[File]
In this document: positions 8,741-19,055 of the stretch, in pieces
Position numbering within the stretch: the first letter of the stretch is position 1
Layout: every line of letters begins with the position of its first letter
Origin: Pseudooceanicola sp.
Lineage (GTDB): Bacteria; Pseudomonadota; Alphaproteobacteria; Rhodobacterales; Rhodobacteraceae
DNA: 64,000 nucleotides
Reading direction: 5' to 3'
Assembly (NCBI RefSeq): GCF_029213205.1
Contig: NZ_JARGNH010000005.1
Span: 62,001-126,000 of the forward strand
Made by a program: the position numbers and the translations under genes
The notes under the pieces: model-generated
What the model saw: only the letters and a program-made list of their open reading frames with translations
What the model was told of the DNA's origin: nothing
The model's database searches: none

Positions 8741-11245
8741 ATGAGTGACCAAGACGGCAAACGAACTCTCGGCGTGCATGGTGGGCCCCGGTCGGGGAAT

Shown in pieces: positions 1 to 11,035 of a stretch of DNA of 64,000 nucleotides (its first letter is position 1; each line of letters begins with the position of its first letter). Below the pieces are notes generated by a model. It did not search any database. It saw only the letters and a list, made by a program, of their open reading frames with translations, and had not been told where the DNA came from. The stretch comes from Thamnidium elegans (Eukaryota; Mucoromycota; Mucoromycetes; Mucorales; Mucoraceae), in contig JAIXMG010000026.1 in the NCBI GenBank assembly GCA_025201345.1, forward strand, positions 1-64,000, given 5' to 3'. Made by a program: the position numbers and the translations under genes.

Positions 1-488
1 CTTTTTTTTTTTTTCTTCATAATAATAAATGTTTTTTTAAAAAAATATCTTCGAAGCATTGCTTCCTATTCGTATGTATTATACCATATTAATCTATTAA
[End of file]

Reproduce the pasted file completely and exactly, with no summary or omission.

In this document: positions 8,741-19,055 of the stretch, in pieces
Position numbering within the stretch: the first letter of the stretch is position 1
Layout: every line of letters begins with the position of its first letter
Origin: Pseudooceanicola sp.
Lineage (GTDB): Bacteria; Pseudomonadota; Alphaproteobacteria; Rhodobacterales; Rhodobacteraceae
DNA: 64,000 nucleotides
Reading direction: 5' to 3'
Assembly (NCBI RefSeq): GCF_029213205.1
Contig: NZ_JARGNH010000005.1
Span: 62,001-126,000 of the forward strand
Made by a program: the position numbers and the translations under genes
The notes under the pieces: model-generated
What the model saw: only the letters and a program-made list of their open reading frames with translations
What the model was told of the DNA's origin: nothing
The model's database searches: none

Positions 8741-11245
8741 ATGAGTGACCAAGACGGCAAACGAACTCTCGGCGTGCATGGTGGGCCCCGGTCGGGGAAT

Shown in pieces: positions 1 to 11,035 of a stretch of DNA of 64,000 nucleotides (its first letter is position 1; each line of letters begins with the position of its first letter). Below the pieces are notes generated by a model. It did not search any database. It saw only the letters and a list, made by a program, of their open reading frames with translations, and had not been told where the DNA came from. The stretch comes from Thamnidium elegans (Eukaryota; Mucoromycota; Mucoromycetes; Mucorales; Mucoraceae), in contig JAIXMG010000026.1 in the NCBI GenBank assembly GCA_025201345.1, forward strand, positions 1-64,000, given 5' to 3'. Made by a program: the position numbers and the translations under genes.

Positions 1-488
1 CTTTTTTTTTTTTTCTTCATAATAATAAATGTTTTTTTAAAAAAATATCTTCGAAGCATTGCTTCCTATTCGTATGTATTATACCATATTAATCTATTAA